I had two problems with this exercise:

  • I don't know the universe for doing $\overline{A}$ (I'll show below).
  • I couldn't show that it was transitive, although I'm fairly sure it is.

Can you assist me there?

For $A \in P(\mathbb{N})$, we say that $A \in H \iff \overline{A}$ is finite.

Over $P(\mathbb{N})$ is defined the relation $R$:

$$ARB \iff A \cup B \in H$$

Determine its properties.

First of all, the beginning statement says that for a part X of $\mathbb{N}$:

  • $X \in H \implies \overline{X}$ is finite
  • $\overline{X}$ is finite $\implies X \in H$

Question: When it says $\overline{A}$, I need to know the universe we're working on, right? Is the universe $\mathbb{N}$? Or $P(\mathbb{N})$? Or $\mathbb{R}$?

For this exercise I will assume that it refers to $\mathbb{N}$.


No. Have a set $A$ in $P(\mathbb{N})$ where $A = \{1,2,3\}$. Note that $\overline{A}$ would be infinite, given that the universe is $\mathbb{N}$.

Since $\overline{A}$ is infinite, $A \not \in H$, according to the premise we're given.

$A \cup A = A$, and we know that $A \not \in H$. Therefore the relation is not reflexive.


Yes. We want to prove that $ARB \implies BRA$ for $A,B \in P(\mathbb{N})$.



$$A \cup B \in H$$

Since $\cup$ is commutative, it is equivalent to

$$B \cup A \in H$$

Hence, the relation is symmetric.


No. Have sets $A,B \in P(\mathbb{N})$, where $A = \mathbb{N}$ and $B = \{1,2,3\}$.

Since $\overline{A} = \emptyset$, $\overline{A}$ is finite. According to the premise, this means that $A \in H$. Therefore:

$$A \cup B \in H$$

So $ARB$. And then:

$$B \cup A \in H$$

So $BRA$. However:

$$A \not = B$$

So the relation isn't antisymmetric.


Yes. Have $A,B,C \in P(\mathbb{N})$ where $ARB \land BRC$.

$$ARB \land BRC$$

$$(A \in H \lor B \in H) \land (B \in H \lor C \in H)$$

$$(B \in H) \lor (A \in H \land C \in H)$$

$$B \in H \lor A \in H \lor C \in H$$

If I could show that $B \not \in H$ I would be done. But how?


No. Have sets $A,B \in P(\mathbb{N})$ where $A = \{1,2,3\}$ and $B = \{4,5,6\}$

From our reflexive proof, we know that $A \not \in H$. The same logic can be applied to $B$.

Since neither are in $H$, we have that

$$A \cup B \not \in H$$

And of course,

$$B \cup A \not \in H$$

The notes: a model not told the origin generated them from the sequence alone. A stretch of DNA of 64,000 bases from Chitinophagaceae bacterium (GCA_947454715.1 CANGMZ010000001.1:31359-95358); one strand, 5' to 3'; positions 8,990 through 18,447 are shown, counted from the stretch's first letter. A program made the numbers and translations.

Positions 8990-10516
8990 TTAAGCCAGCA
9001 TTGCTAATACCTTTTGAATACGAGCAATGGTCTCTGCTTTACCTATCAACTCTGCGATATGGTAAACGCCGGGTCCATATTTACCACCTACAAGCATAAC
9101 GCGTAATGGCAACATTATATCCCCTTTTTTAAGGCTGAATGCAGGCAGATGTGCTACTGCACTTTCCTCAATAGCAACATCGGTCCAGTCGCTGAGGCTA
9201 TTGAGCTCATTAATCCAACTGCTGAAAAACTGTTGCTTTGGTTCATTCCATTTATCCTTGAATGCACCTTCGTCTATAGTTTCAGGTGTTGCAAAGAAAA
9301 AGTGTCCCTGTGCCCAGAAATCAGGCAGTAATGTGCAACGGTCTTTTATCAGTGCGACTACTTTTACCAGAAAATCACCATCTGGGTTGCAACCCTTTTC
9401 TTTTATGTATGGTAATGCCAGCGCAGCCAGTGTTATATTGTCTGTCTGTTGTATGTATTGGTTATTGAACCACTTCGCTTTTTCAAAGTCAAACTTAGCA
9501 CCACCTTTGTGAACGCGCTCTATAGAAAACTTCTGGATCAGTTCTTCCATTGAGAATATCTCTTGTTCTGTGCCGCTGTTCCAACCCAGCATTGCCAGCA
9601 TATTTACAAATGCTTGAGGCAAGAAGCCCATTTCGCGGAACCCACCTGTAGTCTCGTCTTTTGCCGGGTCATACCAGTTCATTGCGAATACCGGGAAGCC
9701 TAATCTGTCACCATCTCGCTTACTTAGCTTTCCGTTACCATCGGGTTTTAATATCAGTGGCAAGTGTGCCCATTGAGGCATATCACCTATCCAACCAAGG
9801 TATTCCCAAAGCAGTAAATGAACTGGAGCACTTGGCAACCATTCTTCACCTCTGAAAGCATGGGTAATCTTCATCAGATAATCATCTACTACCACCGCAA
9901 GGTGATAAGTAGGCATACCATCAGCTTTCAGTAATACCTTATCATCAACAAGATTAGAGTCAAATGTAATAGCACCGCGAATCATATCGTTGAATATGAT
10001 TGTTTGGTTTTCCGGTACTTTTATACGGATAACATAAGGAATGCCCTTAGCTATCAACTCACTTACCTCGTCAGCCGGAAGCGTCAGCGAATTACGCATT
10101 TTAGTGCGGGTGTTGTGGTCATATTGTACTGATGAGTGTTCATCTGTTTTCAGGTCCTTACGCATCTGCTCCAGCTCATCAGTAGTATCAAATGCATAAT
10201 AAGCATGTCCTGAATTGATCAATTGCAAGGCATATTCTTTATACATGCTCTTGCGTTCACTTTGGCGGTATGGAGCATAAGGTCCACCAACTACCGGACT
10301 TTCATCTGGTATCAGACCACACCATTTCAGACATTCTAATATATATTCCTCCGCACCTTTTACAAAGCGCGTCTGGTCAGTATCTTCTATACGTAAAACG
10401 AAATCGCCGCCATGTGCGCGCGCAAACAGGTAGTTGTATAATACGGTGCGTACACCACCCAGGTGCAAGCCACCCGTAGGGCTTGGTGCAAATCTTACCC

$$A\not R B \land B \not R A$$

So the relation isn't total.


Yes, the complements are taken in $\Bbb N$. $H$ is the collection of subsets of $\Bbb N$ whose complements in $\Bbb N$ are finite; these are called the cofinite subsets of $\Bbb N$.

Your examples showing that $R$ is not reflexive and not antisymmetric are fine, as is your proof that $R$ is symmetric. $R$ is not transitive. For example, $\varnothing\cup\Bbb N=\Bbb N$, and the complement of $\Bbb N$, being empty, is certainly finite, so $\varnothing\mathbin{R}\Bbb N$. By symmetry (or by repeating the argument) we also have $\Bbb N\mathbin{R}\varnothing$. But $\varnothing\cup\varnothing=\varnothing$, whose complement $\Bbb N\setminus\varnothing=\Bbb N$ is certainly not finite, so $\varnothing\,\not R\,\varnothing$, and $R$ is not transitive.

You could have suspected this lack of transitivity from the fact that $R$ is symmetric but not reflexive. There are symmetric, non-reflexive relations that are transitive, but they’re special cases: they’re proper subsets of the identity relation on a set. More often you have the kind of situation that we have here: an element $a$ that is not related to itself but is related to some other element $b$. Here $\varnothing$ is not related to itself but is related to $\Bbb N$. Whenever you have that situation with a symmetric relation, you can show just I did here with $\varnothing$ and $\Bbb N$ that the relation is not transitive: $a\mathbin{R}b$, and by symmetry $b\mathbin{R}a$, but — contrary to transitivity — $a\,\not R\,b$.

Your example showing that $R$ is not total is fine, but you didn’t actually need it: the fact that $R$ is not reflexive already shows that it’s not total, since (for instance) $\color{blue}{\varnothing}\,\not R\,\color{brown}{\varnothing}$ and $\color{brown}{\varnothing}\,\not R\,\color{blue}{\varnothing}$.


If a relation is symmetric and non-reflexive, it's hard for it to be transitive. Take any $A$ such that $\neg ARA$. Then assuming transitivity gives $$ \neg ARA \implies \neg (ARB\wedge BRA)\implies \neg ARB $$ for any $B$. (So if you can find a non-reflexive $A$ and any $B$ such that $ARB$, you have a counterexample to transitivity.)

  • $\begingroup$ $A = \{1,2,3\}$ and $B = \mathbb{N}$, $A$ is not reflexive, $ARB$ holds since $\overline{B}$ is finite - but I still don't see how does that serve as a counterexample for transitivity. $\endgroup$ – Zol Tun Kul Nov 7 '13 at 8:45
  • $\begingroup$ If it was transitive, you could deduce $ARA$ from $ARB$ and $BRA$, but as you said $ARA$ is false. $\endgroup$ – Christoph Nov 7 '13 at 11:00

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